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Tenleytown, in northwest Washington, D.C., is the second oldest village in the District. It originally was part of a sizable tract of land called “Friendship,” named in recognition of the amicable relationship between the two grantees, Thomas Addison and James Stoddert.

The Frederick Road (today’s Belt Road) had long been a north/south route and River Road was laid out in the 1780’s. A 1791 survey of River Road shows Tennally’s Tavern at the intersection of River Road and what is today Wisconsin Avenue. The village of Tenleytown, which took its name from the tavern, grew – very slowly – around the intersection.

The Civil War brought troops and the construction of Fort Reno. At war’s end Tenleytown reverted to a rural village. The platting of Reno City in 1869 and subsequent home building there by both whites and formerly enslaved people, as well as an influx of German immigrants responding to advertisements for cheap land, began the transition to a more populous community.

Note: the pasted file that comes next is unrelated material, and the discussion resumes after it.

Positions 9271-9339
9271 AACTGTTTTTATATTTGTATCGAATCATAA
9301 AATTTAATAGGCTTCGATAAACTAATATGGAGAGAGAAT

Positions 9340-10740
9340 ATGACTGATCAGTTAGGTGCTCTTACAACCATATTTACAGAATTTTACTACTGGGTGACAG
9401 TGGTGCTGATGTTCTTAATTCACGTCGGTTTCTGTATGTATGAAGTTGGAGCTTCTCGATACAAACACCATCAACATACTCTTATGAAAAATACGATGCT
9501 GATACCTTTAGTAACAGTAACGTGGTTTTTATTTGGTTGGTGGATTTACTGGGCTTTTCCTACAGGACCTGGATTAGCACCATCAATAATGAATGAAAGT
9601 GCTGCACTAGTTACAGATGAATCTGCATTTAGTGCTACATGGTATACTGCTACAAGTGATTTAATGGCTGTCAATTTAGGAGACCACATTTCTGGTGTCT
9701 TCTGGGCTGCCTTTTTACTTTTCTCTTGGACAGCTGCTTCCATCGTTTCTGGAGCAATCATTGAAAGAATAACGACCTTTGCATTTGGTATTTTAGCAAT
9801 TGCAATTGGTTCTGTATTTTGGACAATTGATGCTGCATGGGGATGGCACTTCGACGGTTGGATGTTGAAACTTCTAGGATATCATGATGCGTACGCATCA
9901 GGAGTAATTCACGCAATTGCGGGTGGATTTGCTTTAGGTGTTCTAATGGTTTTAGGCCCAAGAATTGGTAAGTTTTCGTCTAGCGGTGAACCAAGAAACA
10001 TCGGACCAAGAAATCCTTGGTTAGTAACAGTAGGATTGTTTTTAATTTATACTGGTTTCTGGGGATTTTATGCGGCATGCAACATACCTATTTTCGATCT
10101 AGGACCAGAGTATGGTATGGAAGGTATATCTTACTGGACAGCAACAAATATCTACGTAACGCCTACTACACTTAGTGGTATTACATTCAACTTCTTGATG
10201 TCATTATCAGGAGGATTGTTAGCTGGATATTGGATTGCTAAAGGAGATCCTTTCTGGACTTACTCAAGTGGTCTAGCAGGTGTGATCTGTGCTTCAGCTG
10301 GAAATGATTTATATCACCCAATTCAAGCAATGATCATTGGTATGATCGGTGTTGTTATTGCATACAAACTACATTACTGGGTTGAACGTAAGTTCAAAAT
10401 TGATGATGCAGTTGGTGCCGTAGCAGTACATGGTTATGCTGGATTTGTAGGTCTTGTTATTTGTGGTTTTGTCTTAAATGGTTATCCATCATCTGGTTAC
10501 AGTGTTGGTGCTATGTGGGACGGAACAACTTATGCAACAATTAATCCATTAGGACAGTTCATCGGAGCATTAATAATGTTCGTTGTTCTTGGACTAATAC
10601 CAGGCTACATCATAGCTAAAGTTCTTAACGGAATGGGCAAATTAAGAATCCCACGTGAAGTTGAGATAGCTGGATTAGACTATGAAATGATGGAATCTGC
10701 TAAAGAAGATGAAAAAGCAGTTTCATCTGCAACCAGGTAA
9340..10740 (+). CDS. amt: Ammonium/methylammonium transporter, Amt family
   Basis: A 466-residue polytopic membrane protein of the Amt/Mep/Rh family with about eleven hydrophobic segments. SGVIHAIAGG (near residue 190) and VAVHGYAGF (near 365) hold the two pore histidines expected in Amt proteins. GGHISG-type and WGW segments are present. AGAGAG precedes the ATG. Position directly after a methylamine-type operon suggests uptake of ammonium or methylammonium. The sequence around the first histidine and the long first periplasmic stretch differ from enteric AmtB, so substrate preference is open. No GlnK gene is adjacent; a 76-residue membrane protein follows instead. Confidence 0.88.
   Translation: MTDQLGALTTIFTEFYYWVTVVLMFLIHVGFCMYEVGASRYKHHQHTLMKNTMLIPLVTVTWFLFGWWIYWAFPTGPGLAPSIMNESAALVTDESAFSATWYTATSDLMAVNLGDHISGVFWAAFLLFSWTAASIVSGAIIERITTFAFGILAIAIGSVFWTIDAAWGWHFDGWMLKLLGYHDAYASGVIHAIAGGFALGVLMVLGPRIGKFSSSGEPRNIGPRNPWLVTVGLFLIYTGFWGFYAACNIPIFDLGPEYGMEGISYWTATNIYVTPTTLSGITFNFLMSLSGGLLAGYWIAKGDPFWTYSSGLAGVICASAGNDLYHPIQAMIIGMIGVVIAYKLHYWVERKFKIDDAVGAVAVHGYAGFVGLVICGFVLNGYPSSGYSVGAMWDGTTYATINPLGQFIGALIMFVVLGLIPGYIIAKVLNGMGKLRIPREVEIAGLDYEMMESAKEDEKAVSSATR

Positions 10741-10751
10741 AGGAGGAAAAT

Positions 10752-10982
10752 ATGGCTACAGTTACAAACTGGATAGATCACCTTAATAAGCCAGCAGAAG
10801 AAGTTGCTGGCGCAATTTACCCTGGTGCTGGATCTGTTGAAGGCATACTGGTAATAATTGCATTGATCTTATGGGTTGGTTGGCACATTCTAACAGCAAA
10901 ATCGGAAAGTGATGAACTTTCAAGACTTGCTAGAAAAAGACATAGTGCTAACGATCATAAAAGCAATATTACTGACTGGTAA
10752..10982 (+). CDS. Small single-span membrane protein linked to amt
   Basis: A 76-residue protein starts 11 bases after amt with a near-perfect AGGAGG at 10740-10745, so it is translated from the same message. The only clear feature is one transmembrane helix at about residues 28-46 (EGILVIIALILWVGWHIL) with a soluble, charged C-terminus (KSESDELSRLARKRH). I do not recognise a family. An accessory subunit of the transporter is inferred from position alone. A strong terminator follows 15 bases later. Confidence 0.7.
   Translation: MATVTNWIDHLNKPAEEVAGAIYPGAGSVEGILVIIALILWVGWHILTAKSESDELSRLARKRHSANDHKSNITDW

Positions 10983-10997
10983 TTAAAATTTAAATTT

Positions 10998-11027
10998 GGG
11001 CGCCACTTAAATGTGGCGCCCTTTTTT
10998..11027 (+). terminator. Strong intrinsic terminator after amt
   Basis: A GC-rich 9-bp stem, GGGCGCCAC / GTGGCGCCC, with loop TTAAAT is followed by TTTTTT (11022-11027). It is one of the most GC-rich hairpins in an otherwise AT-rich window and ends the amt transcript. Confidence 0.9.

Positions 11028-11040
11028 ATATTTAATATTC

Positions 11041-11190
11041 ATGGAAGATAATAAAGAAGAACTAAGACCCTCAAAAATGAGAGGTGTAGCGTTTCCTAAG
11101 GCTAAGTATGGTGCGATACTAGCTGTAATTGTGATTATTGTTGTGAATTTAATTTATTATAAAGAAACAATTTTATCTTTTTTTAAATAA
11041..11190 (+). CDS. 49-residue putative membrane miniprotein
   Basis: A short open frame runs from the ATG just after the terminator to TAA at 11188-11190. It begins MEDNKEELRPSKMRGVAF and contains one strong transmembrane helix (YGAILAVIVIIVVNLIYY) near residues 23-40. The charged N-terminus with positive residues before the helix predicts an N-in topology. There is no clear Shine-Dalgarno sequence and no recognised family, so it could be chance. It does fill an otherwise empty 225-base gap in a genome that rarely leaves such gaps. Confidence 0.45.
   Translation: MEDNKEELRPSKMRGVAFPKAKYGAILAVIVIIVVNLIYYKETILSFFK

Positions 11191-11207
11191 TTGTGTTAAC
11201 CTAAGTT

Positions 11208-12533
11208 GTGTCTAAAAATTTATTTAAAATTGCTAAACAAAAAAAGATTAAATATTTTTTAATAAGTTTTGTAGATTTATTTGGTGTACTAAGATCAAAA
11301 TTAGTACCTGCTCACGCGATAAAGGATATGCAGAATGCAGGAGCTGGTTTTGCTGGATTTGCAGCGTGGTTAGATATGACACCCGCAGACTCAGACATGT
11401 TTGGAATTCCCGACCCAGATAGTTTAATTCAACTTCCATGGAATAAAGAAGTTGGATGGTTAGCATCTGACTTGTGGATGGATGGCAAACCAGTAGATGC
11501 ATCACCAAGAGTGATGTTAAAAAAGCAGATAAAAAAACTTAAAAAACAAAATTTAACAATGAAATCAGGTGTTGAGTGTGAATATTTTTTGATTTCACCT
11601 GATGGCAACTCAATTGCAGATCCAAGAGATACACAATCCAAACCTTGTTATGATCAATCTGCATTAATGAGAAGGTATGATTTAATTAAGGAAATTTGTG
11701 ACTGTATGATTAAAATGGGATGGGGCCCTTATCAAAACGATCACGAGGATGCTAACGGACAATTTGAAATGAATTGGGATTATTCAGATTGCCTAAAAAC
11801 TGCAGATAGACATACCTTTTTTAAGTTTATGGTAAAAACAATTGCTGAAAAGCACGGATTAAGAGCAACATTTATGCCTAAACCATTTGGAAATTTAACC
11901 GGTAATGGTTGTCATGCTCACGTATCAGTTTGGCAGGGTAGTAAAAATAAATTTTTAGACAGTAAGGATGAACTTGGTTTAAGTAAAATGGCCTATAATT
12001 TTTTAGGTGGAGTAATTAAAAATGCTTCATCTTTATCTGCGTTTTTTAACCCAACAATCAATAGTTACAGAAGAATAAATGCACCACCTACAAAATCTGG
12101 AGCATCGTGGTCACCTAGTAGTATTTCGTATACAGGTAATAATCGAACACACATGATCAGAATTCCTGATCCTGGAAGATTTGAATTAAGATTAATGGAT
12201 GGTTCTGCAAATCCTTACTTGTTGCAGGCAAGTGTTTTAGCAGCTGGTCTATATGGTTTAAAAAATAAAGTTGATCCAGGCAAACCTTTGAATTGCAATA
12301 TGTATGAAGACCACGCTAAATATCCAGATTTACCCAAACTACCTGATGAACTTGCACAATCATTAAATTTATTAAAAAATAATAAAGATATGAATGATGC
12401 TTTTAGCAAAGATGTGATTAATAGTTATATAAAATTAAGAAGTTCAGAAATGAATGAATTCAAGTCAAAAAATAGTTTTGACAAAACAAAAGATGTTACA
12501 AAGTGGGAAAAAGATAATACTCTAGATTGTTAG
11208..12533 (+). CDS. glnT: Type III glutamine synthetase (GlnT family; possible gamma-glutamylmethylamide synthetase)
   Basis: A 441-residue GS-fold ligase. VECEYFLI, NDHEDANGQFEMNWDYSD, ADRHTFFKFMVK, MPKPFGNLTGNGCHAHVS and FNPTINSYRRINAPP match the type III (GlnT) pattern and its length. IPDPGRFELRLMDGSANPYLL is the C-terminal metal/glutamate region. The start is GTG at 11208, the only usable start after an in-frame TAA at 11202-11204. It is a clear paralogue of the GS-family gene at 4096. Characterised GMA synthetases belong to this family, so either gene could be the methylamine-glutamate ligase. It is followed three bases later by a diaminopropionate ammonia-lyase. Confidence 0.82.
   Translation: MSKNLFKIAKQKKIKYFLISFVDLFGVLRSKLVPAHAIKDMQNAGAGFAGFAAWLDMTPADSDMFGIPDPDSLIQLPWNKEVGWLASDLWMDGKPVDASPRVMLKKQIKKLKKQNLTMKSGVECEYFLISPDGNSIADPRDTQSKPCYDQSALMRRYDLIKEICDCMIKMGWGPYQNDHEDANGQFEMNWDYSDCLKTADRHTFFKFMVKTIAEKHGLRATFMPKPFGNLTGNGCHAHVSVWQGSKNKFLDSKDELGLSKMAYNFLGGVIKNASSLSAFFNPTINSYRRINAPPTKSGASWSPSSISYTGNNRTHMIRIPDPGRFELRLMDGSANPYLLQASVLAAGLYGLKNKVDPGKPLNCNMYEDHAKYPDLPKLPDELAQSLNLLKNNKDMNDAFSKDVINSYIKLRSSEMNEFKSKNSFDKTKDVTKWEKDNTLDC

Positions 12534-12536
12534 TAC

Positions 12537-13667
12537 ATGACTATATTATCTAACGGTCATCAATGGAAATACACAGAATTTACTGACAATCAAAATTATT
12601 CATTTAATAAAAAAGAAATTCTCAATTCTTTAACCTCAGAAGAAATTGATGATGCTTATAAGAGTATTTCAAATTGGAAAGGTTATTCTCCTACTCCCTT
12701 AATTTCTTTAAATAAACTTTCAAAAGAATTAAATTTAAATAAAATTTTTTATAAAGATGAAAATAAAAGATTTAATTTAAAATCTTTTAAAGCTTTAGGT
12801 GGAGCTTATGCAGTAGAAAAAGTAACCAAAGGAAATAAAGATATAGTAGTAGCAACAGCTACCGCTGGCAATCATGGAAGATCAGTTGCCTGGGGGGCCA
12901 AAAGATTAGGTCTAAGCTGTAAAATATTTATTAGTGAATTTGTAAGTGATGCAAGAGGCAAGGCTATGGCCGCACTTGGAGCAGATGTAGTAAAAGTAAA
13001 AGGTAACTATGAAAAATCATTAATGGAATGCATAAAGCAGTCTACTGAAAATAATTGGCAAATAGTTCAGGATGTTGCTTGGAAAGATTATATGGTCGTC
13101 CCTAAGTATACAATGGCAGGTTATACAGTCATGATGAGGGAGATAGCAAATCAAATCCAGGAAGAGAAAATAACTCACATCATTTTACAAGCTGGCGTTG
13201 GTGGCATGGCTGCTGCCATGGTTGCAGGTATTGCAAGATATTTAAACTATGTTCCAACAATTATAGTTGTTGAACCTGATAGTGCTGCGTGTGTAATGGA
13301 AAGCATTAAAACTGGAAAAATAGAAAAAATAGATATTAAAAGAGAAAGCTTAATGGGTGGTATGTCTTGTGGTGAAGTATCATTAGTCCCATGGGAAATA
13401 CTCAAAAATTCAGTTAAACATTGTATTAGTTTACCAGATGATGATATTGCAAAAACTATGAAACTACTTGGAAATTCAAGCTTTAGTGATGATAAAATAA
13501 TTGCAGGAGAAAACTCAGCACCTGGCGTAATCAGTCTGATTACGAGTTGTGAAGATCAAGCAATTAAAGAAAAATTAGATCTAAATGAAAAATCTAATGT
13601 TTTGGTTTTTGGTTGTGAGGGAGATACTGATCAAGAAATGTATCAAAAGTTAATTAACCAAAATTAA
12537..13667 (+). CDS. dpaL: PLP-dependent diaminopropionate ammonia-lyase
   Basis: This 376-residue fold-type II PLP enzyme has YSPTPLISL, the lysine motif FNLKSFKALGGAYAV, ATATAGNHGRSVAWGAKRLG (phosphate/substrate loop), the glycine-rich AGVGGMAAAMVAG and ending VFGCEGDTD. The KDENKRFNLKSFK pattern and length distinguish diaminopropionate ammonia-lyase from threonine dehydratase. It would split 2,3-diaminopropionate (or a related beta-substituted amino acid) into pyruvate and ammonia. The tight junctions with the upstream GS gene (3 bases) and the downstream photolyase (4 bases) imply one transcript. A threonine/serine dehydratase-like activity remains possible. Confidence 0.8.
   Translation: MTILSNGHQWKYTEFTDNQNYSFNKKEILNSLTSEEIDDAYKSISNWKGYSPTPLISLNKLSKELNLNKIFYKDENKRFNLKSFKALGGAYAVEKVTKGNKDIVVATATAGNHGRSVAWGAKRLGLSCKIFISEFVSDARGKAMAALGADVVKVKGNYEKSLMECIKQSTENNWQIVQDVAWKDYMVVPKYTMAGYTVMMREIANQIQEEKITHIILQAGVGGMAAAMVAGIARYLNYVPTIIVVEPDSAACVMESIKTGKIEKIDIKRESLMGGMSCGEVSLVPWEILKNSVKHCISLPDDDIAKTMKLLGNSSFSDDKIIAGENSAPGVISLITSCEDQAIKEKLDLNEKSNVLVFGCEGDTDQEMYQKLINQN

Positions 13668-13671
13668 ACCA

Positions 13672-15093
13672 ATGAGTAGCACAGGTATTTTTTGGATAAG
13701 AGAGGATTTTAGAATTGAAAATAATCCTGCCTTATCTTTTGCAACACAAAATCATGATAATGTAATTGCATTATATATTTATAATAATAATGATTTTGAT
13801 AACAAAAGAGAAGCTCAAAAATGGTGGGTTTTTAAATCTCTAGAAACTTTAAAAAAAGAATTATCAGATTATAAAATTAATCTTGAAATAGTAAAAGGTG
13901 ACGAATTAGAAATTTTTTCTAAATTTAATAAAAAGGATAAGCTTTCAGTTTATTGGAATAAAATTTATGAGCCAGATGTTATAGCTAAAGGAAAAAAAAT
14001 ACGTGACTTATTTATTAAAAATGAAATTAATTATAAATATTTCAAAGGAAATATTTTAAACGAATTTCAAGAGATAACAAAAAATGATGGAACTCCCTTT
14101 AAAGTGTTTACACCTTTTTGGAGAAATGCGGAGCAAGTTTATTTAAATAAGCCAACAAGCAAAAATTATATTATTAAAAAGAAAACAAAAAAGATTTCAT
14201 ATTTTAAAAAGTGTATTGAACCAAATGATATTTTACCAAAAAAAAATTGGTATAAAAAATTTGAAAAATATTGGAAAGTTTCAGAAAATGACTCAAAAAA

Fort Reno was demolished and the reservoir was built on its site. Electric streetcars arrived in 1890 providing easier access to downtown, but it was only in the second and third decades of the 20th century that residential development led to the densely populated area we experience today.

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